Marines put airtight security around data
- By John Moore
- Dec 12, 2004
Conventional wisdom about security emphasizes perimeter defenses such as firewalls, security gateways and intrusion-detection systems.
But for all that protection, an organization's central data may remain largely unguarded. Data may be encrypted in-flight as it traverses wide-area networks, but data resting in the typical storage subsystem is unencrypted. The data is there for the taking, whether the culprit is a successful intruder or a malicious insider. What should a security-minded government organization do?
Some federal officials are adding a layer of protection specifically for stored data. Among them is the Marine Corps.
Protecting data at rest
The Marines have a tough challenge: They must protect data that could be at-risk even though it resides within the reasonably safe confines of a federal office building, and they must protect data stored at military outposts. As service officials expand computing resources into the field, preventing data from falling into the wrong hands has become a priority.
"Data at rest can be exploited," said Col. Robert Baker, commanding officer of the Marine Corps Network Operations and Security Command.
The Marines' objective is to protect data housed in locations on the frontlines. To do that, command officials have been testing a storage encryption appliance. This emerging class of data-protection technology adds another dimension to a defense-in-depth strategy. A host of security products focus on the network's edge, but encryption appliances secure data in network-attached storage (NAS) and storage-area network environments.
To address their data security concerns, the Marines evaluated Decru's DataFort E-Series storage security appliance. The product offers storage encryption and decryption, secure access controls, and authentication, among other features. DataFort can attach to rackmount servers and is available in one- or two-unit configurations. A unit can be up to 1.75 inches high, which is the amount of space available on one shelf of a multishelf rack for mounting computer equipment.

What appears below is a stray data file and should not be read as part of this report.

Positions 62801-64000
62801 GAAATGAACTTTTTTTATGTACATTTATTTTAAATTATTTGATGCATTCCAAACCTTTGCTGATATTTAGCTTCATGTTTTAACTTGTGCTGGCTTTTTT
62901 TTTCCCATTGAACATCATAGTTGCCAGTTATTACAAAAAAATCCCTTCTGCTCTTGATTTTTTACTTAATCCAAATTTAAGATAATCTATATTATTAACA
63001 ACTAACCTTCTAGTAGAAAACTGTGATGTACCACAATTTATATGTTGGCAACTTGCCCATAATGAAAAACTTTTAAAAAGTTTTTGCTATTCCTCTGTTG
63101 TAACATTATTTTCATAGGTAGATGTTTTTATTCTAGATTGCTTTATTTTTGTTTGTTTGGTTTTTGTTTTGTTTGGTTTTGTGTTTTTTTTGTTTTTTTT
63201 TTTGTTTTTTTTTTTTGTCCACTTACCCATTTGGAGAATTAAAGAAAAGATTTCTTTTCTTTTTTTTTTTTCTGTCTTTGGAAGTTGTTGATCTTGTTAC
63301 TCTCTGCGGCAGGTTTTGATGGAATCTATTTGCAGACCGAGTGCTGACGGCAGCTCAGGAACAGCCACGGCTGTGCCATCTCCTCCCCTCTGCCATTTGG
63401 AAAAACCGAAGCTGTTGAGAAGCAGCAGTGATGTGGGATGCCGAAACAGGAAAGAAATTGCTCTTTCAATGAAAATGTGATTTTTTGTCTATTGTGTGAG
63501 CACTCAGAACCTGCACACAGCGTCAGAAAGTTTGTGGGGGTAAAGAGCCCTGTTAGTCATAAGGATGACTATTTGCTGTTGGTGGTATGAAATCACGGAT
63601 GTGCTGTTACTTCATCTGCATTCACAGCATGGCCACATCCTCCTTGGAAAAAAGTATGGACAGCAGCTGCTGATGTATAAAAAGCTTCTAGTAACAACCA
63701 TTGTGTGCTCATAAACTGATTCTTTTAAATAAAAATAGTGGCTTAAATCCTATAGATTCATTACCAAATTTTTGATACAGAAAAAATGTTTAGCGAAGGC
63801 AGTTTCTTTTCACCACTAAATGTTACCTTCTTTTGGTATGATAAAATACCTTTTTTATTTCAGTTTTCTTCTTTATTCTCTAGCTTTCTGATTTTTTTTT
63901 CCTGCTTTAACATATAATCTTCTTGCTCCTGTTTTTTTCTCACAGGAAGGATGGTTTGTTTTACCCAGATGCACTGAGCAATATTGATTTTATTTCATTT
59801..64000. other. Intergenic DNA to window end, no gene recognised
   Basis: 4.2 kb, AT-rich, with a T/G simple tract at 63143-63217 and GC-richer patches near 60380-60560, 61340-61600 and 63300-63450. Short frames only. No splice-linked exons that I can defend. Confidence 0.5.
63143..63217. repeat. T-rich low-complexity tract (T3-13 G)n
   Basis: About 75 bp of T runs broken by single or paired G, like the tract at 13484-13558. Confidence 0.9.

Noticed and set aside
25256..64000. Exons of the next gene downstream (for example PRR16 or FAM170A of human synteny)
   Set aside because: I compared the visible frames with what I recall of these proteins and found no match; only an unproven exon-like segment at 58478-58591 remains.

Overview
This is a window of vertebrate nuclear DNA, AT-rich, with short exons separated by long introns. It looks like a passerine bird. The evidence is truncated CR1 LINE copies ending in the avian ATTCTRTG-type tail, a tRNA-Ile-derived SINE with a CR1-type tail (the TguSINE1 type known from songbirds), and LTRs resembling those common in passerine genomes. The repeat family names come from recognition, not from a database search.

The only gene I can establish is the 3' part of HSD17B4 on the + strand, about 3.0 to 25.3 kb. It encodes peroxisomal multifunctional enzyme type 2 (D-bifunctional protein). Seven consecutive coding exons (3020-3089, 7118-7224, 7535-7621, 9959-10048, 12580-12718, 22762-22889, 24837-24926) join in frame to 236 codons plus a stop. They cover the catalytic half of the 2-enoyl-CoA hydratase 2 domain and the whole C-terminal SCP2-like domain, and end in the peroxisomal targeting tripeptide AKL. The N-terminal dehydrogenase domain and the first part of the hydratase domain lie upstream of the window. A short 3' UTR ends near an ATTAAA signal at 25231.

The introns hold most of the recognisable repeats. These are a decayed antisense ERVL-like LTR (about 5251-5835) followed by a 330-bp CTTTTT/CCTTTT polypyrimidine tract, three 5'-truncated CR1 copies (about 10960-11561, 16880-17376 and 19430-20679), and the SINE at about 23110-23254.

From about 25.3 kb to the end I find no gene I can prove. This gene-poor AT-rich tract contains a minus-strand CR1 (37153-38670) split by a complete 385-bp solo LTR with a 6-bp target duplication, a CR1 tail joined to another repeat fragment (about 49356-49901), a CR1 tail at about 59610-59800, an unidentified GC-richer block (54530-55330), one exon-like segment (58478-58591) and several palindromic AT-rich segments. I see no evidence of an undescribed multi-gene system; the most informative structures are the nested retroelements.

The Marines tested the one-unit version by encrypting data to be stored on a Network Appliance (NetApp) NAS system. The one-unit product measures 17 inches wide and 1.73 inches high and weighs just under 23 pounds. It supports 1 gigabit/sec throughput and costs at least $36,000.
Baker said the product worked well and met the service's security requirements. DataFort offers the strong Advanced Encryption Standard (AES) algorithm. This level of protection is important because, Baker said, the Marines intend to deploy DataFort while in harm's way.
When the most important requirement is airtight security, many typical information technology metrics don't apply. To measure the level of encryption, a major metric is third-party validation. Decru has achieved the National Institute of Standards and Technology's certification for the company's 256-bit AES version of DataFort.
NIST officials have also certified Decru's Secure Hash Algorithm (SHA)-256 and SHA-1 products. In addition, Decru's full encryption and key management systems have been certified for compliance with Federal Information Processing Standard (FIPS) 140-2, Level 3, company officials said.
DataFort met some high standards, Baker said, citing FIPS compliance and the product's 256-bit AES encryption.
"This third-party validation has been instrumental in our adoption by the Marines Corps, as well as other government organizations," said Michele Borovac, Decru's director of marketing.
After checking for NIST and FIPS approval, customers typically put encryption appliances through a battery of tests. Although details of the Marines' DataFort tests aren't publicly available, Borovac said, the general points of measurement included performance, data integrity, key management and disaster recovery.
The Marines especially liked several features during their evaluation of the product. Among them was DataFort's CryptoShred Key Deletion. DataFort's approach is to encrypt sensitive data and store the encryption keys in secure hardware. If unwanted users breach a storage system, a Marine could press the appliance's red button to purge the key database stored locally in DataFort's Storage Encryption Processor.
That feature instantly deletes the keys, said Kevin Brown, Decru's vice president of marketing. The data in storage "stays on the disk, but without the keys, it is not possible to read the data, since it's in ciphertext," Borovac added.
Ease of use a priority
Despite its sophistication, DataFort is fairly simple to use, Baker said. In addition, the appliance fits the Marines' NetApp infrastructure well. "The way it works with NetApp is seamless," he said.